With new app, Marin Jewish life at ones fingertips

Didn’t know about this weekend’s klezmer concert or next week’s panel discussion on Israel? Missed the talk by the bestselling author who gave a sold-out reading at the JCC?

GrapeVine, a new app for Jewish events launching this month in Marin County, promises to help individuals better plan their free time and help Jewish organizations reach new audiences by making personalized recommendations for local events based on each user’s interests.

“In the same way that Netflix and Amazon will make recommendations to their users, the platform is able to match programs with user profiles based on their interests and specifications,” said Jill Zenoff, GrapeVine’s national director.

Setting up a profile on GrapeVine

Launched on the East Coast four years ago, GrapeVine currently serves New York, Los Angeles, Atlanta and Portland.

As of the first night of Hanukkah, the service will expand to Marin. Seven local Jewish organizations — the Osher Marin JCC, Congregation Rodef Sholom, Congregation Kol Shofar, PJ Library, Brandeis Marin, Chabad of Novato and Reboot — have signed on to list their events on the app; the Marin JCC is staffing the effort and is in the process of adding new organizations, according to Joanne Greene, the JCC’s director of Jewish engagement.

Her hope is that GrapeVine will “elevate Jewish life throughout the county.”

She explained. “If someone’s a member of Rodef Sholom, they don’t know that next week Kol Shofar is having this really interesting Israel program that they might be interested in going to, and you can’t be checking 15 websites every week.”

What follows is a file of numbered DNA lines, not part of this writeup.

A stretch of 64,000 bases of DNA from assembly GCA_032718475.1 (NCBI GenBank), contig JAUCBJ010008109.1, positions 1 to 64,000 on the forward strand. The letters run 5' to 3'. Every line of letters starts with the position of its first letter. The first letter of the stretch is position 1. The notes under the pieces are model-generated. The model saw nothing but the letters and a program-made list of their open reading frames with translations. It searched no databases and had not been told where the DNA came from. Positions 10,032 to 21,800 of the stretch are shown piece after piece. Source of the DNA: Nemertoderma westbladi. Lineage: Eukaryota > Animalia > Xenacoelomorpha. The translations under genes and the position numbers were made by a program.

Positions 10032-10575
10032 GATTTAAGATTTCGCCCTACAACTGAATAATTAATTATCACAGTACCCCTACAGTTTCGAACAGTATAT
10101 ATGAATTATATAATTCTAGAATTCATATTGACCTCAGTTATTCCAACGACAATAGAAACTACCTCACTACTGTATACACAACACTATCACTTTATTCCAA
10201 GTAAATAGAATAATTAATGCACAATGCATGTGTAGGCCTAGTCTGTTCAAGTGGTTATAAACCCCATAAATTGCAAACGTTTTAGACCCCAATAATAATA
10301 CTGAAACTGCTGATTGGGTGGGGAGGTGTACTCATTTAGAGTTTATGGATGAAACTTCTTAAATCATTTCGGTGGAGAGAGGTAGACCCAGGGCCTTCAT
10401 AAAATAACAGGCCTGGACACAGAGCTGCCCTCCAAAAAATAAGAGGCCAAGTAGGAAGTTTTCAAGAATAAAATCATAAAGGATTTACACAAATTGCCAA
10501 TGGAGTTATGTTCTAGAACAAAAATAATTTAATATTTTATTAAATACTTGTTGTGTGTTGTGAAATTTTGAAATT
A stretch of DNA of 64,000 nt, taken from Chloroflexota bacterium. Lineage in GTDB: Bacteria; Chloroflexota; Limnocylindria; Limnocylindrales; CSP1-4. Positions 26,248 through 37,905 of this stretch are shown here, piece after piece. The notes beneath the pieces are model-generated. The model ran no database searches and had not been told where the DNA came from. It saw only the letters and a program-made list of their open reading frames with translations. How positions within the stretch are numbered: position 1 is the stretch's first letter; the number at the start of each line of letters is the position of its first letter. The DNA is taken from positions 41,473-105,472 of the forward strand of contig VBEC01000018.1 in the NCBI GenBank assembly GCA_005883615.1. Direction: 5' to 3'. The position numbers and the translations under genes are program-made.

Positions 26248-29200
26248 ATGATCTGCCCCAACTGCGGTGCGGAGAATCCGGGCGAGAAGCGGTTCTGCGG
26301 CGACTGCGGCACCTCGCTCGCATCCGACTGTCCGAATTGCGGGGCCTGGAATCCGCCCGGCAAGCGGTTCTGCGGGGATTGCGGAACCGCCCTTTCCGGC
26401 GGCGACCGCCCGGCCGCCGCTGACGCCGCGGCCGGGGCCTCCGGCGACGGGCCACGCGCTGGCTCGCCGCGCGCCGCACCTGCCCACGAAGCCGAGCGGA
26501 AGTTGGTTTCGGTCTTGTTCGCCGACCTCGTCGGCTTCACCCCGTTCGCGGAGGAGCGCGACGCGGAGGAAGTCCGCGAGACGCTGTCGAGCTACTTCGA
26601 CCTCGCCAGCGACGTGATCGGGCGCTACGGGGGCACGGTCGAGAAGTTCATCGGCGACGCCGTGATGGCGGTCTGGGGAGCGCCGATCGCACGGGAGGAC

Furthermore, she added, many Jews in Marin aren’t affiliated with any Jewish organizations and they might not hear about events — such as the JCC’s small-scale winter film festival — that would interest them.

People can download GrapeVine on their smartphones or access it at www.grape-vine.com. After they create a profile that includes the types of activities they’re interested in, the algorithm does its magic and GrapeVine makes customized recommendations for each user.

Users can register for events on GrapeVine and help the app improve by indicating whether or not they’re interested in the events funneled to them.

“I like to think of it as a silo buster,” Zenoff said. “Jewish communities tend to silo their participants by age [and life stage]. This knocks down those walls.”

The Osher Marin JCC received a three-year grant from the S.F.-based Jewish Community Federation to fund the implementation of GrapeVine, which has attracted more than 105,000 users and 400 organizations in its four current areas. The money goes to GrapeVine for the use of its service, as well as to fund the salary of a half-time coordinator who works with participating organizations, finds events and helps put out a weekly email.

One of the benefits, Zenoff said, is that participating organizations will receive data about who registers and attends events, allowing them to understand what types of events are in demand and better tailor events to local residents. They can even use the data they collect through GrapeVine to bolster grant proposals, Zenoff said.

“It would be successful if we saw people at events that we don’t normally see,” said Meredith Parnell, Rodef Sholom’s director of communications. “It would mean that we were reaching them in a way that worked for them.”

But Parnell emphasized that while algorithms and data are helpful, it’s essential that organizations reach out personally to newcomers who learn of events through the app. “You can’t ever get away from that personal touch,” she said. “Most people are searching for belonging and meaning in their lives, but some people need to be invited and coaxed in a particular way.”

The official launch of GrapeVine will occur at the Marin JCC’s Festival of Lights celebration on Sunday, Dec. 6 from 11 a.m. to 2 p.m.

Zenoff is hoping other regions in the Bay Area come aboard when they see it succeed in Marin.

“I think it’s a good idea,” Parnell said. “If we have people coming to events saying they heard of it on GrapeVine, that would be fabulous.”

Drew Himmelstein
Drew Himmelstein

Drew Himmelstein is a former J. reporter who writes about education, families and Jewish life. She lives with her husband and two sons.